Modeling Protein Structure


Stephen Gallagher

Harry S. Truman High School, Bronx

Summer Research Program for Science Teachers

August 2010



Subject:  Biology

Aim:  How do the properties of amino acids affect the shape of proteins?

Objectives: SWBAT

Materials: Mini-Toobers, handout with molecular structure of 20 amino acids, molecular attachments for the Mini-Toober (or colored thumbtacks), scissors


Do Now: Give each student a handout with 6 amino acids.  Have students discuss which amino acid R-groups could react with each other by forming bonds. What kinds of bonds?  How could these bonds affect the shape of a polypeptide chain?


Lesson Overview: Students work in small groups.  Each group will be given a Mini-Toober (available from and several attachments representing R-groups of amino acids (e.g. hydrogen molecules, SH groups, polar side chains and non-polar side chains).   (Colored thumbtacks can also be substituted to represent these molecules.) 

Ask students to fold half the Mini-Toober to create a beta-pleated sheet and the other half to create an alpha helix.  Elicit from the class that these secondary structures are created through hydrogen bonds.  

Have students arbitrarily place one sulfide molecule on each half of the Mini-Toober and 3 polar and/or non-polar side chains on each half.  Fold the two halves of the Mini-Toober to form a tertiary structure.  Elicit from the class that our simple model of a tertiary structure is held together by a disulfide bridge.   Have students now brainstorm how the other side chains they added will affect the protein’s structure and function.  Can any of the additional side chains form bonds with each other, or will they repel each other, and why?   What properties do the side chains give the protein?  Will it attract water molecules or repel them?  Will it be solvent in water?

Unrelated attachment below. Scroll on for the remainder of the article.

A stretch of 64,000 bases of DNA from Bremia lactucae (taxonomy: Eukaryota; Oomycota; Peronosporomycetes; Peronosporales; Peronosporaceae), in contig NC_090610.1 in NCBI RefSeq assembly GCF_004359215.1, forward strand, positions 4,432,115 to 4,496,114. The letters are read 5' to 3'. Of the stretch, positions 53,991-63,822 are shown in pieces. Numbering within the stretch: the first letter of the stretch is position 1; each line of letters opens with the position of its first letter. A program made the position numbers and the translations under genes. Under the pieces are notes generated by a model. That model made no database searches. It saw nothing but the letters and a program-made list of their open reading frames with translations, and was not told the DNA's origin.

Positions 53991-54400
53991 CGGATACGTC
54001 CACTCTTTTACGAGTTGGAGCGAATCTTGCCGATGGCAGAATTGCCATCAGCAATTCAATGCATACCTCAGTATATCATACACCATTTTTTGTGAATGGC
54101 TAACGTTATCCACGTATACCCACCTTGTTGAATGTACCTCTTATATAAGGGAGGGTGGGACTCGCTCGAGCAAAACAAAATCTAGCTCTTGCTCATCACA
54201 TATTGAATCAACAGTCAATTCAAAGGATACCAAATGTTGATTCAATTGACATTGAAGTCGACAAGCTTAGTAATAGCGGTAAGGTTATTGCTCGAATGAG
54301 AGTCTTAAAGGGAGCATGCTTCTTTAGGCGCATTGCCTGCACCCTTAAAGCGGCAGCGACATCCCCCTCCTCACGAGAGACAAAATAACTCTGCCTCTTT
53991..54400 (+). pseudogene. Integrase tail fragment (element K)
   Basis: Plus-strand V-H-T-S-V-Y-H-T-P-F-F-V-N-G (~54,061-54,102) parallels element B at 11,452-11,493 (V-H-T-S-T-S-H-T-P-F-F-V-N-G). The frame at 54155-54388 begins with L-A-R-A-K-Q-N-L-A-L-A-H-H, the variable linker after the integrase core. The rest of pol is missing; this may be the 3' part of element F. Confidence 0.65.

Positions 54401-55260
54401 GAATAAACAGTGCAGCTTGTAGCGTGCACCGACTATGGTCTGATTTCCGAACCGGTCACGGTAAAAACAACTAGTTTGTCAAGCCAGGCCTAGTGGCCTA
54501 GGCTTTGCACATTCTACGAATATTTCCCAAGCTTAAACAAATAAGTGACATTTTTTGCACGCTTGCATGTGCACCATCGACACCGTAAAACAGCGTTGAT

Then, ask two groups to try to “fit” their proteins together based on the properties of the side chains to create a quaternary structure.  How many possible “fits” can they construct, if any?

Discuss how amino acid sequence effects the structure and function of proteins.

Optional: Following this activity, give each group a specific sequence of 6 amino acids to represent on their Mini-Toober. (These amino acids can be on a Xerox handout and students can cut them out with a scissors.)   Students must add the appropriate R side chains to their Mini-Toober and then try to fold it to create bonds that make sense  (e.g. 2 cysteine molecules would form a disulfide bridge, adjacent glycine and tyrosine R groups may form a hydrogen bond).

Background: (from The Structure of Proteins):

Proteins are polymers of amino acids covalently linked through peptide bonds into a chain. Within and outside of cells, proteins serve a myriad of functions, including structural roles (cytoskeleton), as catalysts (enzymes), transporter to ferry ions and molecules across membranes, and hormones to name just a few.

“With few exceptions, biotechnology is about understanding, modifying and ultimately exploiting proteins for new and useful purposes. To accomplish these goals, one would like to have a firm grasp of protein structure and how structure relates to function. This goal is, of course, much easier to articulate than to realize! The objective of this brief review is to summarize only the fundamental concepts of protein structure.